Battle of Dolfstein

Last night John came around for a game of Black Powder using the Marlburians.  I wanted to try out the Black Powder rules with the ideas that I had in mind from my previous post of tinkering as little as possible.  We also rolled for our general’s leadership, both of us getting stuck with one turkey with a command rating of 5 – the Marquis de Grenouille for the French and Lord Maykit for the Allies.

I was going to post a full battle report on the Frankenberg blog, but the camera batteries ran out and I didn’t get to record the end of the game.  So I’ll a brief summary here with some pictures and commentary on how the rules went.

The scenario was that the Allies have just captured Dolfstein (under siege for a couple of months now).  The Comte de Fois-Gras has moved to the West and is attempting to cut the communications of the Allies.  To do so he must capture two key roads – one through Schue village, the other through Leichardt’s farm.  Two Prussian battalions garrison these positions, with two Danish battalions and a cavalry regiment camped nearby.  The English Foot Guards are also being sent to relieve the garrison for a rest after their sterling work at Dolfstein.

The setup after the first turn.

The initial attack by the French was to get into close range of the buildings and try to weaken the garrison before storming it.  On reflection I should have simply given the order to charge.  The Royal Italien and the Irish Dillon regiment were supported by the Gardes Francaises, but as the battle wore on and the units were disordered from shooting, the chance to attack the built-up area was lost.  This is something to remember for future games, as the benefit of having the Gardes in support was nullified by not actually getting into combat.

This was followed by the advance of the Danes and the refusal to move of the French support under Grenouille.  In the end the other commander, Vieux-Poisson had to ride back to his reinforcements and send them forward himself.  A command rating of 5 is worse than useless.

The firefight rages at Schue

Situation by Turn 4 with the Danish cavalry on the left about to hit the flank of the Swiss von May regiment.

There was little cavalry in this scenario (mostly held back for a strategic reserve), so it was quite effective when it got out and about.  The Danish cavalry rolled over a regiment of Swiss, but was in turn countered by the charge of the Cosse regiment. Having already been weakened, John rolled low and the Danes broke and fled.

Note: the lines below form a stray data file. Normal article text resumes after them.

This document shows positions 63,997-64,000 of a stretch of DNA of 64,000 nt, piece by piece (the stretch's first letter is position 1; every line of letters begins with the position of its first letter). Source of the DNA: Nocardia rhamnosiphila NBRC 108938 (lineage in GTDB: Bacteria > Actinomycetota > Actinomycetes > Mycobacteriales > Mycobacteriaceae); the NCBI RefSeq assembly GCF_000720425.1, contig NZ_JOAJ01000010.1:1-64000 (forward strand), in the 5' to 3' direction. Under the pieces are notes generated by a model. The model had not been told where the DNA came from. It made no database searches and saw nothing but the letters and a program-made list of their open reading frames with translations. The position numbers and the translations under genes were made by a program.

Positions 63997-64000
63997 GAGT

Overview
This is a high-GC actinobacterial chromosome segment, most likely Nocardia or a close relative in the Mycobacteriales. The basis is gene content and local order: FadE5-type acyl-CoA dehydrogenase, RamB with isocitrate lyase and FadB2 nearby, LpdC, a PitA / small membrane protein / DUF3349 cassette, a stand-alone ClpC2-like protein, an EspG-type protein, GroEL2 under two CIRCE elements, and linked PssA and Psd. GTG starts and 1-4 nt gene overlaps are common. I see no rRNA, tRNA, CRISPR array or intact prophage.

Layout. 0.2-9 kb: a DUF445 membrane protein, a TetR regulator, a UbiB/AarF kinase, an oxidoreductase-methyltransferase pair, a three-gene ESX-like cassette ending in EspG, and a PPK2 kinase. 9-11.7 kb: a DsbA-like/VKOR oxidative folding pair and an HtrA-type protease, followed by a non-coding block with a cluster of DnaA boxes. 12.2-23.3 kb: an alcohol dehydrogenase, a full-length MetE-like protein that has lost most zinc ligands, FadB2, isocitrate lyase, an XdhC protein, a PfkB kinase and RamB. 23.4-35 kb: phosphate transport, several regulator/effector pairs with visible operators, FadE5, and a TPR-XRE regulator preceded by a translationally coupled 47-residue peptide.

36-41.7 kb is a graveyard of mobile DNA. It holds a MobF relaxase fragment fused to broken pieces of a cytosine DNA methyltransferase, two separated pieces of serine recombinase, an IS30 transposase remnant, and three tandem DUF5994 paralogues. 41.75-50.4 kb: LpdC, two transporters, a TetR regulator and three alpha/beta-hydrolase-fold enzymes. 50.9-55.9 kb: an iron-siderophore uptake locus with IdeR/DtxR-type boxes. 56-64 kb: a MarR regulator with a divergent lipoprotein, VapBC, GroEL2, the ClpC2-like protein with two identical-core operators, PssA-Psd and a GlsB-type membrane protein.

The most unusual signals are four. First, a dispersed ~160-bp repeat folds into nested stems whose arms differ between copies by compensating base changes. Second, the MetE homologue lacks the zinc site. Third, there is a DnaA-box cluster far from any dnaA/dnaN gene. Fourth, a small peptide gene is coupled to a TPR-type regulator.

The rallying off of hits by generals is vital and something that really came to the fore in this game.  One thing that we were really bad at, and I guess it is natural in wargames, is withdrawing troops to secure positions in order to rally and return to the fight.  Another lesson learned.

Reinforcements for both sides turned up in turn 5, the Brits coming on opposite Schue and the Bavarians coming on at Leichardt’s farm.  Again the Bavarians moved up into musketry range to try to weaken the garrison.  But the next turn one regiment charged. After 2 turns of combat, they captured the farm and one of the scenario objectives was secured.

John’s reinforcements were led by his ‘5’ general, and after watching my chap struggle he immediately sent another commander down to move the troops up. he then promptly rolled the dice before giving an order.  In the past I’ve let this go, but we’ve both played a few games of this now, and he immediately realised what he had done.  We rolled on the blunder table and his reserves promptly retreated off the table!

By this stage John was getting fairly depressed as his Danes were starting to crumble as well, but a final shot and the Italians melted away. The French Gardes charged the Danes and broke them, followed by a similar manouevre from the Lyonnais regiment.  The French hit the British Guards in the flank.  The game was all but over…

Then John rolled his reserves back on board and advanced them towards Schue in time to hit the French Lyonnais regiment in the flank. The Gardes Francaises were also hit in the same position.  The fighting at Schue drew to a bloody stalemate with John still in possession of the village.  So with an objective each the game was technically a draw.  In terms of the campaign, though, the French had failed to seal off the communications of the Allied army, and had to withdraw to plan a new strike.

The rules work fine with minimal tweaking.  A few too many exposed flanks getting hit, but then again this did happen historically (I’m thinking at Blenheim in particular), and it shows the necessity of supporting formations.

A fun game was had by all.



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